Katie Salen: I would say that it’s not so much among our parents because any Open House or talk where they might come to where they might hear about the school, it becomes really clear about how we’re talking about games and how we value them. But there is a larger cultural discourse that I think is quite limited around this issue of "What’s the value of games and what’s the value of play?" And video games in particular because they’ve been covered, I think, historically in the media as either games that are about violence, or games that are about wasting time. Those are the two kind of dominant narratives that people that don’t know much about games hear again and again and again. And so it’s a bit of a default position that people fall into just because they haven’t perhaps really thought about it.
Any parent that we have that has a child that spends an amount of time gaming at home, actually understands something about why that child is gaming and what they’re getting out of it, and partially because they talk to the kids. And those reasons really vary. Sometimes the value of the gaming is around the social structure and the community that the kids have. We find that gaming is less about the artifact of the game itself and more about the community that sort of sits around that game and that players are part of. And for many parents, that social piece is pretty big for kids. For other parents there is an opportunity around creativity that they see happening in these games. They also see their kids persisting on problems in games that they don’t see them see them persisting on other spaces. And they begin to recognize that that persistence and tenacity is actually something pretty important. They don’t really know how to make it happen in other kinds of spaces, but they see their kids doing that and they think, "Wow, if I can get my kid to do that when they are working on math, be that persistent, there’s something really valuable there."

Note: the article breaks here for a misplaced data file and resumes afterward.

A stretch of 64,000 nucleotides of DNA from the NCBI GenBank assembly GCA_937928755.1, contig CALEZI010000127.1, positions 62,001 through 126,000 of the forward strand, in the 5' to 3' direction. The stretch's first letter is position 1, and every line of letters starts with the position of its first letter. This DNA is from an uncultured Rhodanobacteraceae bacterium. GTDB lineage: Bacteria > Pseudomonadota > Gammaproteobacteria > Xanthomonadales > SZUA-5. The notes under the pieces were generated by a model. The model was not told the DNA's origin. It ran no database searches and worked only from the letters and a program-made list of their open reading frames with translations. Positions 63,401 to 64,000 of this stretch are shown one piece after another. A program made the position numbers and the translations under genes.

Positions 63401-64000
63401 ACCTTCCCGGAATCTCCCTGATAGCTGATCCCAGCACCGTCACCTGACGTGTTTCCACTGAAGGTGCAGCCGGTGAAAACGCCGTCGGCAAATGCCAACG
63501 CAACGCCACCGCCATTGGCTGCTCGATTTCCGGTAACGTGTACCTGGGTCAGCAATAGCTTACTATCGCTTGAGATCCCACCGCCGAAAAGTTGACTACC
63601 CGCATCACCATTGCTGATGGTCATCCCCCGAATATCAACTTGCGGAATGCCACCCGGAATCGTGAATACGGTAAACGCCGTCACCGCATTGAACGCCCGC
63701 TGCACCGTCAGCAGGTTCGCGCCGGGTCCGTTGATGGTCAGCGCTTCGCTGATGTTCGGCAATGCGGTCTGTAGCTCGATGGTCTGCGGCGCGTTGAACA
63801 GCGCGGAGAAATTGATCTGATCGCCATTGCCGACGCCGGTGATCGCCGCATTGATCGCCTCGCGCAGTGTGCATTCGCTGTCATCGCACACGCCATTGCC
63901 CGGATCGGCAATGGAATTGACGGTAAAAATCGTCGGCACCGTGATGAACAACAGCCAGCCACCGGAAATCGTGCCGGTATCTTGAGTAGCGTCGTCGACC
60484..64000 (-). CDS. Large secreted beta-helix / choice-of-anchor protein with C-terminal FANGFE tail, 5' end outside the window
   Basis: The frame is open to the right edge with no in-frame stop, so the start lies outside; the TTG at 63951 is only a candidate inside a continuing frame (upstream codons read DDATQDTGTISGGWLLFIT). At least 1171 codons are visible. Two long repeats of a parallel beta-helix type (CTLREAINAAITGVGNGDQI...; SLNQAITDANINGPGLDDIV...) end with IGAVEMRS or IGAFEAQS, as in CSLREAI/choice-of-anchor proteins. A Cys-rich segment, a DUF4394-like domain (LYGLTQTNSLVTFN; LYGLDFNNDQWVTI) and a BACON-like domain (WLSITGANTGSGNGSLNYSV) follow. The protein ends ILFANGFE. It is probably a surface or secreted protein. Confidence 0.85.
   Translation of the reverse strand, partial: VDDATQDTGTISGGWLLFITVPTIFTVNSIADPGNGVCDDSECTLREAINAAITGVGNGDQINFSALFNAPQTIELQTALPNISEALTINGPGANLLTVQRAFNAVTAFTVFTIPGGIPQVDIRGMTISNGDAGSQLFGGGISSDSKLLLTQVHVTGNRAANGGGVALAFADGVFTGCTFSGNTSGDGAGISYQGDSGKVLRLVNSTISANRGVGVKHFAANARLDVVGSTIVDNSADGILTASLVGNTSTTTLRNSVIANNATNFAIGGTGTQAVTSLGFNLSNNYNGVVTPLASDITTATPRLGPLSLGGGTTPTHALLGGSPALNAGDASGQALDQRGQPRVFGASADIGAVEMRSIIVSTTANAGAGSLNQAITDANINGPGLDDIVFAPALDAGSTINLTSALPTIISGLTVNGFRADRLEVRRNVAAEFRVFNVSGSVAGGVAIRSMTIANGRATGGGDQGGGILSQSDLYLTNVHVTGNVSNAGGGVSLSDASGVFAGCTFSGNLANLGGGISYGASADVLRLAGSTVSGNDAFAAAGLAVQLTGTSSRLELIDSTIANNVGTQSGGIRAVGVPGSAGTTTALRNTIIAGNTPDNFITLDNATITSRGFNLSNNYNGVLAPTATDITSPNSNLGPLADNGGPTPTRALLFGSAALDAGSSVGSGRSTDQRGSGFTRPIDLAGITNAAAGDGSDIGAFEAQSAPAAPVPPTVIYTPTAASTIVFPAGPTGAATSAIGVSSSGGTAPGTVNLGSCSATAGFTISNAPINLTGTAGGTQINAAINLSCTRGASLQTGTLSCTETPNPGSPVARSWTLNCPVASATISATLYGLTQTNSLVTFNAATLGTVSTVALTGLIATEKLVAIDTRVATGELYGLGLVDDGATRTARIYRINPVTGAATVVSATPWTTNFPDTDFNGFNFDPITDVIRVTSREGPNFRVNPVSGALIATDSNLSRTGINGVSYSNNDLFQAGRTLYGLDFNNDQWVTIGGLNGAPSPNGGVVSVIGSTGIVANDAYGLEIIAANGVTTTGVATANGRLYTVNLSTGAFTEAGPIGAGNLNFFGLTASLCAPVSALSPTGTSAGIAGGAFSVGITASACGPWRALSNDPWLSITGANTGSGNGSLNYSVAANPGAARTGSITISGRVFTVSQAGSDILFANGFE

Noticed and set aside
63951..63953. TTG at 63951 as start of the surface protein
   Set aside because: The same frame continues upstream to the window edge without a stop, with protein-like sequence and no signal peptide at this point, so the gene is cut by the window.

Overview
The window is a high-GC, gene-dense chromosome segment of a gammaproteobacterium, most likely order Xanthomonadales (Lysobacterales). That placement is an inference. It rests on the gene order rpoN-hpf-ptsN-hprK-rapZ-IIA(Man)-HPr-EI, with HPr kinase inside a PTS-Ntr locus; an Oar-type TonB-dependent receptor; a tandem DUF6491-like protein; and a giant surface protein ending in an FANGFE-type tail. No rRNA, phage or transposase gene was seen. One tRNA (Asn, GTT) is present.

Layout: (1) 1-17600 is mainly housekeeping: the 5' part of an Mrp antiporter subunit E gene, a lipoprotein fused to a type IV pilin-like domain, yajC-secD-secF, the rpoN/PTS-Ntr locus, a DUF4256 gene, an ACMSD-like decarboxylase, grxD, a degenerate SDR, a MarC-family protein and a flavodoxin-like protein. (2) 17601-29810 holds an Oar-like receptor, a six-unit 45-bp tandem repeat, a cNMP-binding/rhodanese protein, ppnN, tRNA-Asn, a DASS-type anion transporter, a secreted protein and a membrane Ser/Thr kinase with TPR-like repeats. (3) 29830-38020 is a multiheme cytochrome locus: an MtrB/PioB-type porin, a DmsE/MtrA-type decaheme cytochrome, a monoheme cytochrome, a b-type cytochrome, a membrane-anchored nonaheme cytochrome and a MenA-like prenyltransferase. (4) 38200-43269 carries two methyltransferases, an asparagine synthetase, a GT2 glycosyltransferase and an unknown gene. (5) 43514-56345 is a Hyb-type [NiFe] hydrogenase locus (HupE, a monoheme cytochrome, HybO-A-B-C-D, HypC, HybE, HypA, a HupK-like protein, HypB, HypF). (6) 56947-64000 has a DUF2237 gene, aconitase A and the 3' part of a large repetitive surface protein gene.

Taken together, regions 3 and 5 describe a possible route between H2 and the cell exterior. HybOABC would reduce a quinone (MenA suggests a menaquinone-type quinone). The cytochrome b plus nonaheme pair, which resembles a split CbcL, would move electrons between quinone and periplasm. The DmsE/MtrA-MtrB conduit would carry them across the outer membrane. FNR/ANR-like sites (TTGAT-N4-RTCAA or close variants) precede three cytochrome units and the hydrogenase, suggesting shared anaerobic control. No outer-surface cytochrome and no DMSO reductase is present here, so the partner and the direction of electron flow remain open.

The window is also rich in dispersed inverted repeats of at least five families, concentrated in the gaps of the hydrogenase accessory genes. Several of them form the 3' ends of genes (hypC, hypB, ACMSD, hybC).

So, I think it’s more this general cultural dialogue that’s pretty narrow and pretty underdeveloped at the moment and part of the goal of this school as well as a lot of other people doing work in this space is to try to complexify the argument and begin to understand that, historically, from the moment that human beings sort of came into existence, play was a part of culture. It was a profound part of what makes us human. A profound part of what keeps a community together. A profound part of ways in which we can deal with complex issues that are maybe too complicated to deal with outside a kind of play space.
And so the notion and value of play historically has been huge and it doesn’t make sense to me today, why we would dismiss it because it’s something that we see embodied in a way that maybe we don’t understand in some digital games that for many people are kind of scary.
Recorded May 7, 2010
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Beards and perceptions of masculinity<img type="lazy-image" data-runner-src="https://assets.rebelmouse.io/eyJhbGciOiJIUzI1NiIsInR5cCI6IkpXVCJ9.eyJpbWFnZSI6Imh0dHBzOi8vYXNzZXRzLnJibC5tcy8yMjU5OTg0MC9vcmlnaW4uanBnIiwiZXhwaXJlc19hdCI6MTY0NzkxMjM3N30.cH-GqNwP5GVqvstgJWAhBPn1B_lYpVEAI0I7iax7EQw/img.jpg?width=1245&coordinates=0%2C1900%2C0%2C849&height=700" id="caae6" class="rm-shortcode" data-rm-shortcode-id="cb0a355a4e8e1899789bc45f3f7aef56" data-rm-shortcode-name="rebelmouse-image" />
Photo Credit: Wikimedia<p>The study used 919 American (mostly white) women ages 18-70 who rated 30 pictures of men they were shown with various stages of facial hair growth. The photographs depicted men with faces that had been digitally altered to look more feminine or more masculine, with a beard and without a beard. The women rated the men according to perceived attractiveness for long-term and short-term relationships. The study found that the more facial hair the men had, the higher the men were rated on their attractiveness, particularly for their suitability for a long-term relationship.</p><p>Part of this might be attributed to facial masculinity — i.e. protruding brow ridge, wide cheekbones, thick jawline, and deeply set narrow eyes — which conveys information to a woman about a man's underlying health and formidability. Women tend to associate more masculine faces with physical strength and social assertiveness. It can also indicate a man with a superior immune response. The researchers suggested that their findings favoring bearded men could be due to the fact that facial hair enhances the masculine facial features on a man's face, like creating the illusion of a thicker jaw line. This could communicate direct benefits to women like resources and protection that would enhance survival among mothers and their infants. In other words, while a beard doesn't mean superior genetics in and of itself, it might be a primitive, ornamental way of saying, "Hey girl, I'm a testosterone-fueled lean, mean, pathogen fighting machine." <br></p><p>It could also be that a beard becomes its own destiny. The researchers in this study cite prior research that found that by growing a beard, men felt more masculine and had higher levels of serum testosterone, which was linked to a higher level of social dominance. They also tended to subscribe to more old-school beliefs about gender roles in their relationships with women as compared to men with clean-shaven faces.<span></span><br></p>